Walking meditation aims at mindfulness in just the same way that seated meditation does but uses as its focus the act of walking, rather than a counting of breaths or a repetition of a word or phrase. This in itself changes the central focus of meditation from something that can be perceived as intensely insular to something that involves a physical and sensory interaction with the world. This perhaps gives the lie to our perceptions of meditation in general, for it is not the purpose of meditation to have one draw themselves away from the outside world, but rather to foster an awareness of our oneness with that world. Walking meditation can help us to do this as we directly experience the sensation of mindfully interacting with the world around us.
The Walking MethodAlthough the teaching of walking meditation is originally attributed to the Buddha himself, it is very well suited to modern spiritual practice, our lives spent, as they are, often on the move. There are many forms of walking meditation, some of which involve pacing up and down a 20 to 30metre stretch of path and others which are far less formal. Those that involve walking repeatedly up and down a path resemble breathing meditation, with either end of the path being akin to a ‘breath’. Curiously this transferral of the inner counting of the breath to an outside tangibly felt experience goes to highlight our connectedness with the wider world: The ‘in’ and ‘out’ breaths, and the two ends of the path are representative of the same thing - a simple demarcation of time and space in order to better aid one’s concentration.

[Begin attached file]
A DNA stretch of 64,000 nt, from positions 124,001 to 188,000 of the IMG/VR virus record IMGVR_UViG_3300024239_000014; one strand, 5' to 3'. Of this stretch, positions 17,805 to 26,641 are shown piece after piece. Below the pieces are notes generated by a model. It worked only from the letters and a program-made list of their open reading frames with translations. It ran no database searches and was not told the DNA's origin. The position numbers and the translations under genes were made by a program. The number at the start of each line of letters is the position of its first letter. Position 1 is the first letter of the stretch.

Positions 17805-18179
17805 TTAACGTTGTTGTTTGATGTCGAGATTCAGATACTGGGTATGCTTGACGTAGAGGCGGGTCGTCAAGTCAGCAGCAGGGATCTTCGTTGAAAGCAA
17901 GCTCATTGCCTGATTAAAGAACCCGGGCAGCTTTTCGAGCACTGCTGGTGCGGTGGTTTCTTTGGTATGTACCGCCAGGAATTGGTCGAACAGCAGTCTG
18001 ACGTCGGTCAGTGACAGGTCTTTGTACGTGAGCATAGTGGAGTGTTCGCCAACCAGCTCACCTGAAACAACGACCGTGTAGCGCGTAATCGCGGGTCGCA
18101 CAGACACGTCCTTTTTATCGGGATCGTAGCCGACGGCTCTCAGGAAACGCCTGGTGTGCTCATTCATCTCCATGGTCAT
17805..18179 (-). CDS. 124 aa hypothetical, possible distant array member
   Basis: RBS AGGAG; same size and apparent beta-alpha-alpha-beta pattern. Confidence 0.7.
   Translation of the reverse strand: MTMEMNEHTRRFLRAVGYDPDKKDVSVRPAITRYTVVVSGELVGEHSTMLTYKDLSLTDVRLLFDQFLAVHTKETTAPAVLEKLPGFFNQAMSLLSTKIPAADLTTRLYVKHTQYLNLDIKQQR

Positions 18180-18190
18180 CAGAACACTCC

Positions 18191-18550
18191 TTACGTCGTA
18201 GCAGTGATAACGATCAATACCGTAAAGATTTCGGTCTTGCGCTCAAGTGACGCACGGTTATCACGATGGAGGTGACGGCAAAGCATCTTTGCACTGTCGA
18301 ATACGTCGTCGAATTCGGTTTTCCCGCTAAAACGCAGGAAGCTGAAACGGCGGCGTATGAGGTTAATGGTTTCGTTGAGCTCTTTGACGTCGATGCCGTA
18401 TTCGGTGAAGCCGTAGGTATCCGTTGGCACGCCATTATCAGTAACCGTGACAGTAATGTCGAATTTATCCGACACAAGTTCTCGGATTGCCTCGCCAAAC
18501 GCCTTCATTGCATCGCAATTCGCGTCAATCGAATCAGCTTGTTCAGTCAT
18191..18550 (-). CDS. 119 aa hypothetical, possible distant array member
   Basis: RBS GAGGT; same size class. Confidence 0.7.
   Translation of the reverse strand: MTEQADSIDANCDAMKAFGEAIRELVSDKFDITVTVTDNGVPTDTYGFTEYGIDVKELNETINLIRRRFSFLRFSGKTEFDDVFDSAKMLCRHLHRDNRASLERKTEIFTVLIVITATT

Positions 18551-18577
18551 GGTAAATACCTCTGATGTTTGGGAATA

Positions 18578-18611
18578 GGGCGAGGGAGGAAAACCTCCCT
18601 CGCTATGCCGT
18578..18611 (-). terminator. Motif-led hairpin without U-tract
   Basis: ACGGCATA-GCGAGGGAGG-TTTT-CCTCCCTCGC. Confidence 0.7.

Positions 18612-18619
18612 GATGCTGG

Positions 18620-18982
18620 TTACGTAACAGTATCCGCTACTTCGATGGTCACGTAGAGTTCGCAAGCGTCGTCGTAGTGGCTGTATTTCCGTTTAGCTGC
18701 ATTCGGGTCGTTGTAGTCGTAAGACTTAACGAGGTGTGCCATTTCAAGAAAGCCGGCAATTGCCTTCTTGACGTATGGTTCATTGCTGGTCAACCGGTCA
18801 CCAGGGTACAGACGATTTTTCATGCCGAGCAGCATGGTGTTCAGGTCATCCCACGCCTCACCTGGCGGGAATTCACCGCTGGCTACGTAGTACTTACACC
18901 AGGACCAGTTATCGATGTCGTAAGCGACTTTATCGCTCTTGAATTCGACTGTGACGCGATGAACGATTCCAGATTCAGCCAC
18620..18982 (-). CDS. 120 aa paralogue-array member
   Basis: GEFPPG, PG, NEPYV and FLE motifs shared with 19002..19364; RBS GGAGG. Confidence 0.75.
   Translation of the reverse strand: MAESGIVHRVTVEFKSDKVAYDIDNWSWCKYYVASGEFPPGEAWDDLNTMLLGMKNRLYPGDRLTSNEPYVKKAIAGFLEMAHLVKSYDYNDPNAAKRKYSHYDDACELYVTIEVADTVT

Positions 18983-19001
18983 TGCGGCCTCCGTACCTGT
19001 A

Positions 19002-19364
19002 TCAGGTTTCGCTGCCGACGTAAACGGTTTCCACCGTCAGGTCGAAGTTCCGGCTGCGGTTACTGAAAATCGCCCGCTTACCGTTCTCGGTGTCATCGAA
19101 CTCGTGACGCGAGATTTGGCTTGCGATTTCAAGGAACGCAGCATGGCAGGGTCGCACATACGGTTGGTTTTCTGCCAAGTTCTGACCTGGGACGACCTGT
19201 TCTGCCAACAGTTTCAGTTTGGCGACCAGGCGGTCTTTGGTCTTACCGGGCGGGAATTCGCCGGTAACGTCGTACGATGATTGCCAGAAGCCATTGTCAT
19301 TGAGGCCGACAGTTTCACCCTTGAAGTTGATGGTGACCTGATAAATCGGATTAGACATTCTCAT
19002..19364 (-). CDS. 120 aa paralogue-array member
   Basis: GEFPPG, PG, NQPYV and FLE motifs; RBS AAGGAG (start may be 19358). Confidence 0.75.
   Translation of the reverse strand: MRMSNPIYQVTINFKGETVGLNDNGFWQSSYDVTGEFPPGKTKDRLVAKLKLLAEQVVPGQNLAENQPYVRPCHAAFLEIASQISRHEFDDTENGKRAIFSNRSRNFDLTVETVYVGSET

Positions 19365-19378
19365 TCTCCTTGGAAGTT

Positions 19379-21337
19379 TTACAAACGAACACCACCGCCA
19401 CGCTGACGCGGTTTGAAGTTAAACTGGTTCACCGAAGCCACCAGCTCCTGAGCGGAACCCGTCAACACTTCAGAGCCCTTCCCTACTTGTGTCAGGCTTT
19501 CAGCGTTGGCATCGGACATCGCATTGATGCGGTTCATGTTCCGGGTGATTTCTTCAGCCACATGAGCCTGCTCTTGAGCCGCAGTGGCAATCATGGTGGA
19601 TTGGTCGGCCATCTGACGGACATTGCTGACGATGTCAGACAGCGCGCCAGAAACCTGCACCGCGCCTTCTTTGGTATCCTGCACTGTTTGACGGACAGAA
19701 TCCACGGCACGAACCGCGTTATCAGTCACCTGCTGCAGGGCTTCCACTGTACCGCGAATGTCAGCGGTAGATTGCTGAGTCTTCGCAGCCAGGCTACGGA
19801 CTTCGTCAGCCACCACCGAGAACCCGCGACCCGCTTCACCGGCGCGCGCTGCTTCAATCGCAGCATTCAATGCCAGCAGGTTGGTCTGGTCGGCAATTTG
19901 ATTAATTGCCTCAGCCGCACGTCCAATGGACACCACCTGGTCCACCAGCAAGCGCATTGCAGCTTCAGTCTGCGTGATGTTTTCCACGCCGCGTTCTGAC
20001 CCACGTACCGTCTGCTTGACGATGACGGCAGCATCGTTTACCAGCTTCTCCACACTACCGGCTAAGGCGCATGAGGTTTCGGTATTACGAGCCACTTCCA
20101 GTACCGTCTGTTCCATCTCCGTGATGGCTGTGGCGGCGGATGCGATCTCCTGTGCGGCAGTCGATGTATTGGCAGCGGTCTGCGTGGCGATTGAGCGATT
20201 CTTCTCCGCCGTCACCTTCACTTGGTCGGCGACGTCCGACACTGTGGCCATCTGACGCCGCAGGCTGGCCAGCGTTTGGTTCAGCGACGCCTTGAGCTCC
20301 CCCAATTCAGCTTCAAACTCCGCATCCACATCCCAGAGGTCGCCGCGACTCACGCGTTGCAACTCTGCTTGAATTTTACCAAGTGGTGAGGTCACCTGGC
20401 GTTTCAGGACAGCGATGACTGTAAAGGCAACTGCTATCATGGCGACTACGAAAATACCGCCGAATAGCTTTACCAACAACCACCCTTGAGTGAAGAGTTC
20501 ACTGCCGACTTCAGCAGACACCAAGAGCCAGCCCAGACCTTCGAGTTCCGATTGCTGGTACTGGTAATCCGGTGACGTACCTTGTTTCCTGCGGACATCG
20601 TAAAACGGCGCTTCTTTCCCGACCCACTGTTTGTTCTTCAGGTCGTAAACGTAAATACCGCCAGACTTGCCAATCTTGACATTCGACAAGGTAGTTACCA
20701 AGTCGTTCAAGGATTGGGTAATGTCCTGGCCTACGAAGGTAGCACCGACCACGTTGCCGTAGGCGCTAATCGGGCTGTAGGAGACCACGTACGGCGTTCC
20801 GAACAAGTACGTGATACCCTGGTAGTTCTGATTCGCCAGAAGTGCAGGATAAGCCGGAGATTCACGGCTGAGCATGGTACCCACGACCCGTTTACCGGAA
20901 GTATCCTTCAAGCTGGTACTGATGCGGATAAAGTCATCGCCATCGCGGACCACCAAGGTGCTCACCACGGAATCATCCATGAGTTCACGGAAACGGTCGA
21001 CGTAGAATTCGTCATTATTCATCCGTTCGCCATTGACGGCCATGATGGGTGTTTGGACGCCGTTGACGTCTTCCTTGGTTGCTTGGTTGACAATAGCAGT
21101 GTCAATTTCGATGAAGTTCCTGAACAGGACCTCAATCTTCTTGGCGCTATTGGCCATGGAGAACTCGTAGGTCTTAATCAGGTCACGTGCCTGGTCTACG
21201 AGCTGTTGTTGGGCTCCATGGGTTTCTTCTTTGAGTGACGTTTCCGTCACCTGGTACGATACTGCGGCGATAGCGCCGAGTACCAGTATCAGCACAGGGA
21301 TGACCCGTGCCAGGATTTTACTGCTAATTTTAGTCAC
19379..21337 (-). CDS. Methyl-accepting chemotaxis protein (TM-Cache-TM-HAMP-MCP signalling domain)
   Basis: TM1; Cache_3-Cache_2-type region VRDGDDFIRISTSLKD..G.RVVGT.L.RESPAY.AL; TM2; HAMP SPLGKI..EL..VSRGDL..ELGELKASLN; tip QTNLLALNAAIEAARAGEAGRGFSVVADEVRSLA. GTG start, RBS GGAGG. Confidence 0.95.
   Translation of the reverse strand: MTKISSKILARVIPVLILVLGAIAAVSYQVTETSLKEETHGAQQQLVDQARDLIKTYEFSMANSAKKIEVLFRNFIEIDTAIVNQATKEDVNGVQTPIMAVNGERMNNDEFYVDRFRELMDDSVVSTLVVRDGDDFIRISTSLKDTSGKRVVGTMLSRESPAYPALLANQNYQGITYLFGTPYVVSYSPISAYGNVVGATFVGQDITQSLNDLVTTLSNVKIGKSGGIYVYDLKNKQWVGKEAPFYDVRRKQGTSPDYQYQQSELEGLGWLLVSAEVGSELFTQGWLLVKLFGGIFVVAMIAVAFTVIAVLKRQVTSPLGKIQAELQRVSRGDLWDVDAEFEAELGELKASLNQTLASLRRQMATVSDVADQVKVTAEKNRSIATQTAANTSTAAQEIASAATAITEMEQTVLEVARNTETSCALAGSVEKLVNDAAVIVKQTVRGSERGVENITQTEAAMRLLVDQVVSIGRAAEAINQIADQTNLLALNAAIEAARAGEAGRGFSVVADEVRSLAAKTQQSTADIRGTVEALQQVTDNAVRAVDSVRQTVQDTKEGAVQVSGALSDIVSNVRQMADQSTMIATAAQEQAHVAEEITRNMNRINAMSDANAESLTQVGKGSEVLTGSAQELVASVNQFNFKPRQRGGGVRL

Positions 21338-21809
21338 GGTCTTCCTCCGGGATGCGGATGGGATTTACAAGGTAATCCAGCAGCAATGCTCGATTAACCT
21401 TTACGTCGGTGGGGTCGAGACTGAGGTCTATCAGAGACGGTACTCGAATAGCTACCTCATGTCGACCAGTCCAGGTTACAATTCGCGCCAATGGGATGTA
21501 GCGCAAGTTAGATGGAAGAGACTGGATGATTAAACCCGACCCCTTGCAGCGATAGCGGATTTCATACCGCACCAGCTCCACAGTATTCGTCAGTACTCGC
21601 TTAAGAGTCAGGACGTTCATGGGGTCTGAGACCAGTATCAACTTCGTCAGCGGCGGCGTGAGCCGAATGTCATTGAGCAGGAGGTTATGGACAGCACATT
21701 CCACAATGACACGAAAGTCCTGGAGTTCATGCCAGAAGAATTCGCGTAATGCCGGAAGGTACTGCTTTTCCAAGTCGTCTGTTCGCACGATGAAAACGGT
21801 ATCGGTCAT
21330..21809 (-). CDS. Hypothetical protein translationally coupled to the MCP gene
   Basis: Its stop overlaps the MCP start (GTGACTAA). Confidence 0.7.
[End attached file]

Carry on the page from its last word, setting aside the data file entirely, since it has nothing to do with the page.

For the moment it should suffice to focus on the less formal methods, as they are most suited to our existing mind frame, whilst still holding in mind the fundamental similarity between seated and walking meditation - the central focus being to clear the mind and concentrate on the moment.
Walking meditation involves simply being aware that you are walking. That is it.
By practicing a simple appreciation of the sensations present when you are walking you are becoming aware of both yourself and your relation to things around you: the ground you tread upon, the air and wind, and so on. If, for any reason you stop just walking, continue to be aware of whatever you are doing, thus taking the experience gained during meditation with you into the other elements of your life.
Walking meditation can be practiced whenever you need to walk, or can be practiced deliberately and purely for its own sake. In either case it is a simple and valuable way of learning the essence and spirit of meditation and will have a positive impact both on other meditation practice and on everyday life.
Walking meditation can be undertaken in conjunction with breathing techniques or mantra’s. It is possible to count one breath or recite one line of a mantra or one word every two to three steps. This is a great way of clearing one’s mind before focusing purely on your walk, although it can be carried on as long as you wish and also points to the parallels between walking and seated meditation, making it possible to treat seated meditation much as walking meditation, only in a seated position - focusing on the sensation of sitting in order to reach an appreciation of the moment!